Anyone that is familiar with 3DSMax will notice that when a light is placed in the scene as well as a camera and the camera is moved about the light icon stays a fixed size.

In other words, suppose I want to render a unit cube and regardless of where I move the camera I want the cube to remain unit size (even if the camera moves far from the cube or I move the cube far back along the Z-axis).

Currently, I’m using gluProject to project the vertices of the cube and find the size of it after camera transforms. I then determine a scale value based on the projected size of the cube and scale the cube up or down as needed. This sort of works but seems a bit quirky.

Sorry about the long post. If anyone has any idea what I’m talking about and knows how to implement this I would be greatful.

I’m using the same approach, and, like you said, it works pretty well but is slightly quirky. I would be interested in developing a better method as well.

Suppose my cube is resting on a plane. I haven’t found a way to have the camera transformations affect the plane (rendered in a perspective projection) and the cube (rendered in an ortho projection) in the same way. Different transformations are needed when transforming in perspective versus ortho.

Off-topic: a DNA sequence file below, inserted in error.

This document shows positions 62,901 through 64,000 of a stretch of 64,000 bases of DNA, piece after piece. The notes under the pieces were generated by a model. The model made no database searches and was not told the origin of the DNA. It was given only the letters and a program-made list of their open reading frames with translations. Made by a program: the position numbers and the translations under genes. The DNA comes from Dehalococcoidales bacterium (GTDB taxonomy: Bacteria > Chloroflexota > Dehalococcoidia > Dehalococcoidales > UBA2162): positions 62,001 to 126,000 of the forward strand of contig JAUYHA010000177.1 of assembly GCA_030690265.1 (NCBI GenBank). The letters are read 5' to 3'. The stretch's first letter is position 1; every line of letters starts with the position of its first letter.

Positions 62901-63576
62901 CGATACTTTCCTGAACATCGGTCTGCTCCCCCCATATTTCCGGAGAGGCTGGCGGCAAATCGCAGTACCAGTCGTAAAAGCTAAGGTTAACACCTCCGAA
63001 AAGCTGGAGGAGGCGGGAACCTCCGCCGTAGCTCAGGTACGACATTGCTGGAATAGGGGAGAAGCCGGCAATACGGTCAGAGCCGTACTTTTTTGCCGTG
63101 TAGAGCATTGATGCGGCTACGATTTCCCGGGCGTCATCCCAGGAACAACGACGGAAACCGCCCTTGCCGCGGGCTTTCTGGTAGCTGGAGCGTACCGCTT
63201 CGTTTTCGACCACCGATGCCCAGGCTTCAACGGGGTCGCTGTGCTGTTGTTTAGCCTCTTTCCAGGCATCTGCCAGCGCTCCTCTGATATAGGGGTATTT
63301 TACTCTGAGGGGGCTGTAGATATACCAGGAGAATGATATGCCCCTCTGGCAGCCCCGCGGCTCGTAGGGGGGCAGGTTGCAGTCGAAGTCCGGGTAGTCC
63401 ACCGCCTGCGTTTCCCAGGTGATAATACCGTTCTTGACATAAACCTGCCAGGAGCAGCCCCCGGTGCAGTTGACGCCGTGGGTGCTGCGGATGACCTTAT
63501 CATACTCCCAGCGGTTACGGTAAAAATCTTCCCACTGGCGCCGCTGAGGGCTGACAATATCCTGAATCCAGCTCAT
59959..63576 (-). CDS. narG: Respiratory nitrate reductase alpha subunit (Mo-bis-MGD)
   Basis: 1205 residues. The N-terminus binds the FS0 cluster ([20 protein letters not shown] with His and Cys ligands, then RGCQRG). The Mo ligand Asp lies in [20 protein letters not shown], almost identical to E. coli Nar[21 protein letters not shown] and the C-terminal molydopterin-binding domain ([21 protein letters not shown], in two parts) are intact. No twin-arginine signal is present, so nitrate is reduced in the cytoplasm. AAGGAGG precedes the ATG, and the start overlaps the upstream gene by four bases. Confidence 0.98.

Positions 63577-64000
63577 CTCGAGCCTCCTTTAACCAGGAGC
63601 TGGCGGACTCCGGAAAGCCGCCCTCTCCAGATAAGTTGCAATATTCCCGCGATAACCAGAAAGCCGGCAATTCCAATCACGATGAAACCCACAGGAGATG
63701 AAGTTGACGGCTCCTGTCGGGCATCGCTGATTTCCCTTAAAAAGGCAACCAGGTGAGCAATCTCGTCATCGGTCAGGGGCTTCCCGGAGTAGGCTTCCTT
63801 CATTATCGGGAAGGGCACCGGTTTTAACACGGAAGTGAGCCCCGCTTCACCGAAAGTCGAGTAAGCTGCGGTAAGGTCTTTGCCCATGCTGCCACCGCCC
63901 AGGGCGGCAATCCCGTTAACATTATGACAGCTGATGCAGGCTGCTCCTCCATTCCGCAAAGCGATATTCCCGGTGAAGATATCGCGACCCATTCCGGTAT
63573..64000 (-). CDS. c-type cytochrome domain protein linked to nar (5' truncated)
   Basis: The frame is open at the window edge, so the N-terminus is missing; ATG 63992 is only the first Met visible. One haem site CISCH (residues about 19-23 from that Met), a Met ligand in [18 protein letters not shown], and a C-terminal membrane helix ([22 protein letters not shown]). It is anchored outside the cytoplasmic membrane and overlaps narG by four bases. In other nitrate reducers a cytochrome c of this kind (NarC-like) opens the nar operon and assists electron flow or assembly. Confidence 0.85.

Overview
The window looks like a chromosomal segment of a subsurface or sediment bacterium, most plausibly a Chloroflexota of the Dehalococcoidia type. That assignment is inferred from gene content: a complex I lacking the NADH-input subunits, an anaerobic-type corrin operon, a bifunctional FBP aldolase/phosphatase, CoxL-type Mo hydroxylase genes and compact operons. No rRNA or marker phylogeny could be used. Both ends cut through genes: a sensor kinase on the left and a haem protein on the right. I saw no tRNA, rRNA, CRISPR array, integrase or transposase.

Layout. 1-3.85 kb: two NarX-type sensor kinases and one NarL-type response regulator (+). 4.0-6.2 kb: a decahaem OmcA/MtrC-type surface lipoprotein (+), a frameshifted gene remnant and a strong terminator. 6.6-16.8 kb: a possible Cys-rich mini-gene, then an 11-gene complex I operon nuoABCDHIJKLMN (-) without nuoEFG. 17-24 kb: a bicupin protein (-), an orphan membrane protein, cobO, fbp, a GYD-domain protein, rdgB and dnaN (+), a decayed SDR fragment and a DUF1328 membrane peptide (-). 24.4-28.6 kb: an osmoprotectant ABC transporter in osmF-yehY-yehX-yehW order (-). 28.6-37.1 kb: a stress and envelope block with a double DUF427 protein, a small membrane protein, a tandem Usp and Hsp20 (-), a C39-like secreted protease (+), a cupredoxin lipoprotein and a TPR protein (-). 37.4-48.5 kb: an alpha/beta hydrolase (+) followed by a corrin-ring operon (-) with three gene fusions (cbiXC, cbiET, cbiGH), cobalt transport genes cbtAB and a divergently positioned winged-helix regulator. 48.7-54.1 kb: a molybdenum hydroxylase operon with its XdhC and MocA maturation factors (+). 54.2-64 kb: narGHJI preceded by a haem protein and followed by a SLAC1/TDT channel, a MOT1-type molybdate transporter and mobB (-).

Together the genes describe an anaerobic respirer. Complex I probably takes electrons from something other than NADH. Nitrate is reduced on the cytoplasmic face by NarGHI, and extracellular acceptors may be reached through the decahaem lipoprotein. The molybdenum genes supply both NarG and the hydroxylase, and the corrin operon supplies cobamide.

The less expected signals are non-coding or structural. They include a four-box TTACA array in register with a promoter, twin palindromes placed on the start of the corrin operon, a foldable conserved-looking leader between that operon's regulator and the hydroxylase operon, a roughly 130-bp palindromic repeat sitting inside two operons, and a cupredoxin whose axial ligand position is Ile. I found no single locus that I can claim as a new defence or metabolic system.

I think you can just measure the distance from near plane to the cube center, and use that to scale the cube when drawing it. You may need to do some extra work to take in account FOV changes.

Flatus, here’s what I did and it works rather well, no more quirkyness!

Take the vector defined by the two points that are the camera position and the center of the object you wish to keep at constant size.

The length of this vector becomes your scale value.

So, when the camera is 1 unit away from the object the length of the vector is one and so is your scale value. As you move the camera further away - say to two units your object becomes half the size (it is twice as far away). Now the length of the vector is 2. Scaling up the object twice as large.

It’s simple, straight forward, and most importantly, it works